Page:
The latest case is presumed to have begun late Tuesday or early Wednesday. Fuerza Pública officers became aware of the crime when a passer-by found the body of Rolando Orozco Alpizar, 24, near the fence of the Tobias Bolaños airport in Pavas. He had a single bullet wound to the head.

A little while later, the body of Pamela Chávez Umaña, 22, turned up in a vacant lot not far from the U.S. Embassy. The man and woman had been dating and they last were seen Wednesday evening when they left a home to visit a restaurant.  Orozco's car was found intact in front of the condominium where Ms. Chávez lived with her mother.

The Judicial Investigating Organization Thursday confirmed the identity of the woman. She did not carry identification, but neither the belongings of the man nor of Ms. Chávez were taken.

June 19 a journalist, Julio Acuña, 34, was found dead in a similar fashion in Alajuelita. His companion of the previous evening, Yoselin Rojas Chinchilla, 23, a teacher, was found dead in Escazú. Gunshots to the head were the causes of death.

The same day investigators learned of two more deaths when bodies were found along route 32 in Tibás. Again the victims were a man and a woman. Three of the six victims were university students.

Although the Judicial Investigating Organization said that homicide agents were working hard, they are frustrated by the lack of evidence. For example, no bullets have been found, and it appears that at least some of the victims were killed elsewhere and dumped. Incorrect reports said that the victims had had their hands tied behind their backs. The Judicial Investigating Organization said Thursday that this was not the case in the killings of Orozco and Ms. Chávez. There did not seem to be any indication that they had fought with their killers.

Agents are troubled by the apparent randomness of the crimes.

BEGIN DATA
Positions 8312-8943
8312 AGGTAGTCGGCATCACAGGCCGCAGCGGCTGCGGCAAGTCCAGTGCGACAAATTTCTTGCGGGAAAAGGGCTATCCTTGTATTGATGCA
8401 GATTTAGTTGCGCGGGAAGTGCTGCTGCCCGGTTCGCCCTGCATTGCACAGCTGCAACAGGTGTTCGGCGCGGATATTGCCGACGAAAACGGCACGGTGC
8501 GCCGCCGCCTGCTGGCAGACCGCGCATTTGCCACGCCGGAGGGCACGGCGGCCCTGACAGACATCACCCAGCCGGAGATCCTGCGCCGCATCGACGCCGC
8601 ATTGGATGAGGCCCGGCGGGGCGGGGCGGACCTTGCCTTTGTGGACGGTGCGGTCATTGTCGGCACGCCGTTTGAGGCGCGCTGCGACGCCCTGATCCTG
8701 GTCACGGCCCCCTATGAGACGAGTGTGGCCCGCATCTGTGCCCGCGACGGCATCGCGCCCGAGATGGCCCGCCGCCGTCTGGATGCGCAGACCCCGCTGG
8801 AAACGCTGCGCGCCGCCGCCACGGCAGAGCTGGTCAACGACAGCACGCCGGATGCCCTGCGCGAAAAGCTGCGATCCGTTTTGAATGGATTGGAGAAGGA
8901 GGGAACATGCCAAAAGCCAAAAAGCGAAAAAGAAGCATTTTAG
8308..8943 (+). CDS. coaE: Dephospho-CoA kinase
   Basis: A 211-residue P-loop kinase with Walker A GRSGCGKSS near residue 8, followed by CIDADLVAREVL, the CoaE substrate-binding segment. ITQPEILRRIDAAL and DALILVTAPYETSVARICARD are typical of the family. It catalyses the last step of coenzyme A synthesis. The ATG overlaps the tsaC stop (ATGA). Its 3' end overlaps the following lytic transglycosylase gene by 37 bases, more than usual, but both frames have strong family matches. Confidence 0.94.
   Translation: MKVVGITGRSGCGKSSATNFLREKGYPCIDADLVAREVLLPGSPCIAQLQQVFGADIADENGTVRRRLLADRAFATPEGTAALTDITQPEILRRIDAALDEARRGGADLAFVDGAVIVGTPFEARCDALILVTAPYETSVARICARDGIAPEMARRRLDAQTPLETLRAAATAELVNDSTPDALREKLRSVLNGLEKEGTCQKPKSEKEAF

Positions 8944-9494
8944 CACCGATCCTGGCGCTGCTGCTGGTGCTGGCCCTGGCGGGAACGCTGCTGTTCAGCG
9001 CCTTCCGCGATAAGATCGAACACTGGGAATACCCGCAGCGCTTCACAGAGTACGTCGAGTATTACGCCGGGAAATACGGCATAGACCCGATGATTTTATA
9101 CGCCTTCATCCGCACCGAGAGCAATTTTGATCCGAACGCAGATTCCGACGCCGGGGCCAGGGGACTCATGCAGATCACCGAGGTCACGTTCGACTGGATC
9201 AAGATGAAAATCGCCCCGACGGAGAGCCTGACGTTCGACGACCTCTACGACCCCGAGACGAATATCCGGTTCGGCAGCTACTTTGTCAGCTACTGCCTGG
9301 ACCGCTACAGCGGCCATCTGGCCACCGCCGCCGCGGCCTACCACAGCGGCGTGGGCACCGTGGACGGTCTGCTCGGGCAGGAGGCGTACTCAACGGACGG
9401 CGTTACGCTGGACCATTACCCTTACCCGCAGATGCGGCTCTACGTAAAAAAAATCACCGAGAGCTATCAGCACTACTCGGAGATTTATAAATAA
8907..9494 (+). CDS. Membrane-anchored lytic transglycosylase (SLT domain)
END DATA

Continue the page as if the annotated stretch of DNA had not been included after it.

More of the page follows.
Early in the Acuña-Rojas case agents began seeking a former boyfriend or girlfriend and considered the crime the result of a romance gone bad. They have been unable to develop evidence to show that.

Most of the victims were persons who lived normal lives and were not involved in the drug trade or other criminality.


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San José, Costa Rica, Friday, Aug. 22, 2008, Vol. 8, No. 167

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Exhibition seeks to put Costa Rica on the fashion map
By Elise Sonray
of the A.M. Costa Rica staff

When people think of the world's fashion capitals, Costa Rica probably does not come to mind.

But the small Central American country is among New York, Milan, and Paris, when it comes to “fashion week,” an event held in cities worldwide to promote the fashion industry.

Costa Rica's fashion week was started in 2003 by Juan José Jiménez as an idea to boost productivity and competitiveness, Costa Rica's textile and the clothing industries.

Jiménez who continues as the director of Costa Rica Fashion Week this year, said the project has grown so much designers are now fighting to be given a place in the event. This year's event features local Tico designers as well as international designers from México, Canada, Chile, Perú and Argentina.

Jiménez said the free trade agreement with Chile was a major factor in the country's strong participation this year. He added that the free trade agreement with the United States will boost Costa Rica's fashion industry in terms of more options and better prices. He also said it will give Costa Rican designers the opportunity to show off their products to the U.S. market. 

Costa Rica Fashion Week started Thursday morning and continues through Sunday night at the Cariari convention center in Torre Geko west of town.

The center also features designer jewelry stands, boutique fashion booths, and a Chilean wine stand. The event is open to the public, but especially designed for employers, directors, managers and buyers, with interest in doing business and strategic alliances, according to the fashion week organizers.

Proceeds from one of the shows will go to a project in
designer Diseñador Papillon Blanc from Canada.
A.M. Costa Rica/José Pablo Ramírez Vindas
This creation from the Papillon Blanc line by Sophie E. Edmond of Canada was part of a show Thursday night.

Cartago that promotes HIV-AIDS awareness and helps victims and their children. That show will feature transvestite models and a collection of work from Aurelio Iser, a designer known in Cuba and Costa Rica.